Categories: Neurology

Types of Movement Disorders

“Movement disorders” means a gathering of neurological conditions that cause abnormally increased movements or abnormally decreased movements.

Types of Movement Disorders:

Tremors: Involuntary rhythmic oscillatory movement of limbs or other parts of the body.

Ataxia: This development disorder impacts the part of the brain that controls the co-ordinated movement (cerebellum). Ataxia may cause disorganized or clumsy balance, speech or limb movements, and other symptoms.

Dystonia: This condition causes abnormal sustained contraction of muscles causing the concerned body part to be twisted in various directions.

Chorea: Chorea is characterized by redundant, brief, unpredictable, somewhat rapid, dancing type involuntary movements that include the face, mouth, trunk, and limbs.

Functional Movement Disorder:

This condition may look like any of the movement disorder, however, isn’t because of neurological disease.

Myoclonus: This condition causes rapid jerks of a muscle or a group of muscles.

Some common diseases with predominantly movement disorders:

Parkinson’s disease: This slowly growing, the neurodegenerative disorder causes tremor, stiffness, slow movements (bradykinesia), or imbalance. It might likewise cause other non-movement symptoms.

Parkinsonism: Parkinsonism portrays a group of conditions that has symptoms like those of Parkinson’s disease.

Progressive supranuclear paralysis: This is an uncommon neurological issue that causes issues with walking, balance, and eye movements. It might look like Parkinson’s disease however is a distinct condition.

Huntington’s disease: This is a hereditary, progressive, neurodegenerative disorder that causes uncontrolled movements (chorea), hindered cognitive abilities, and mental conditions.

Multiple system atrophy: This neurodegenerative condition causes severe postural blood pressure fluctuations, urinary and sexual disturbances along with movement disorders like imbalance, clumsiness of hands, or slow limb movements.

Restless legs syndrome: This movement disorder causes upsetting, abnormal feelings in the legs while relaxing or lying down, regularly relieved by movement.

Tardive Syndromes: This neurological condition is brought about by long term use of specific drugs used to treat mental conditions (neuroleptic drugs). Tardive syndromes may include twisting movements of the head, the trunk of limb (dystonia), or may cause brief, rapid, dancing type involuntary movements that include the predominantly the face, tongue, or rest of the body.

Tourette disorder: This is a neurological condition that starts among youth in the teenage years and is related to repetitive stereotypic movements (motor tics) and vocal sounds (vocal tics).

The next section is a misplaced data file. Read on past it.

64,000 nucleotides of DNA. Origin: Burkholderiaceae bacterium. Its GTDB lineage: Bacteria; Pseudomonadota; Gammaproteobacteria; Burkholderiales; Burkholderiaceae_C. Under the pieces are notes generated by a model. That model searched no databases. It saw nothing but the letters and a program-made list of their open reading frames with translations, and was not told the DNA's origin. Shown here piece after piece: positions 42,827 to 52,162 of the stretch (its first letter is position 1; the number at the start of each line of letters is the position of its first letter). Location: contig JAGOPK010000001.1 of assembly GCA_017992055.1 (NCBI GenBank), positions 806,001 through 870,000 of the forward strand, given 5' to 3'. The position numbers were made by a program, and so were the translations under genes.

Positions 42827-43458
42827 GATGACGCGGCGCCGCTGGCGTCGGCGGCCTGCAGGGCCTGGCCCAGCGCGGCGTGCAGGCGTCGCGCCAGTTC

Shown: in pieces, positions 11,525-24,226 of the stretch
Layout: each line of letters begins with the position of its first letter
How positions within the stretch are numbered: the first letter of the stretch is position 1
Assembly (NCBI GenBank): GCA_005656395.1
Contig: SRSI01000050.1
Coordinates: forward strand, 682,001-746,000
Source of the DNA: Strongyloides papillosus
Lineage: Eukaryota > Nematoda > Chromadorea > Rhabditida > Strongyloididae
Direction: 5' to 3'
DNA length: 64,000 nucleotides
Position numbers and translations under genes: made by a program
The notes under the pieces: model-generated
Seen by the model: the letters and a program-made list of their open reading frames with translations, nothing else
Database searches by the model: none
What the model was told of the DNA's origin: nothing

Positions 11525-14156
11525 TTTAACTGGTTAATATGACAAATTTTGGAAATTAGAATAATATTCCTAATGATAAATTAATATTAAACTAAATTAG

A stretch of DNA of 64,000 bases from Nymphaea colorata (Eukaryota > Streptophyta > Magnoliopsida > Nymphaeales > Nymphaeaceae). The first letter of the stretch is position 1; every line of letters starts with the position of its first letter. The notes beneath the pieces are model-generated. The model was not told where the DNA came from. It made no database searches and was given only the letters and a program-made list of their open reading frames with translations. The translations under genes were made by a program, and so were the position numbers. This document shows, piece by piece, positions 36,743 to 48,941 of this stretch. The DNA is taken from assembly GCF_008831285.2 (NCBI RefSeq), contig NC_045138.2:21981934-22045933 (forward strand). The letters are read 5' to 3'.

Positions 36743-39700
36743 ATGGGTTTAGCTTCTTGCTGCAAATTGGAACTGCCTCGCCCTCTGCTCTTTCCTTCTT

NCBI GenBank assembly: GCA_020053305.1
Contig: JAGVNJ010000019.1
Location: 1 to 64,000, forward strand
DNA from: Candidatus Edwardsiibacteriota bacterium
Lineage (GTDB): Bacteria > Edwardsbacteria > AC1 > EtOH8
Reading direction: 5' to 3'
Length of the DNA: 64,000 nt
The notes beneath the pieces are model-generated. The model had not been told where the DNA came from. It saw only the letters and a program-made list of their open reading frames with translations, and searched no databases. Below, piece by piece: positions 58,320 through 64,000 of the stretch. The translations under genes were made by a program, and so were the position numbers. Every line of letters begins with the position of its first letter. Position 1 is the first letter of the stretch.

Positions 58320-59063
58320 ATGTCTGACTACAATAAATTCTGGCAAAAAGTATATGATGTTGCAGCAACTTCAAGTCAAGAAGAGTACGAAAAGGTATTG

Wilson’s Disease: This is an uncommon inherited issue that causes a buildup of excessive amounts of copper in the body, causing predominantly neurological and liver disorders.

Causes of Movement Disorders:

Movement disorders happen because of the dysfunction of various parts of the brain – basal ganglia being one of the most commonly implicated parts. The basal ganglia are comprised of a bunch of nerve cells (neurons) that impart and get an electrical signal and are responsible for involuntary movements. The following can result in movement disorders –

  • Degenerative disorders
  • Genetic disorders
  • Metabolic disorders
  • Stroke
  • Neuroinfections
  • Environmental toxins
  • Medications

Diagnosis of Movement Disorders:

The diagnosis of movement disorders includes taking a family history and a past record of symptoms and conducting a physical assessment (including neurological assessment) and different diagnostic tests (e.g., blood tests, imaging tests).

Imaging tests, including CT scan, MRI, and PET scan, might be used to recognize the cause of disease and the extent of damage to the brain.

Treatment of Movement Disorders:

There are two aspects of treatment – a) treatment of the symptoms b) treatment of the underlying cause. Your doctors may recommend to include:

  • Medications
  • Physical or occupational treatment to help keep up or reestablish your capacity to control your movements
  • Botulinum toxin injections for stiff muscles.
  • Deep brain stimulation, a surgical treatment alternative that uses an implant to stimulate the areas of your brain that controls movement.

As no two movement disorders are the same, it is recommended to consult your doctor for a customized treatment plan based on your requirements.

Dr. Kuldeep Shetty, Consultant – Neurology, Mazumdar Shaw Medical Center, Bommasandra

Narayana Health

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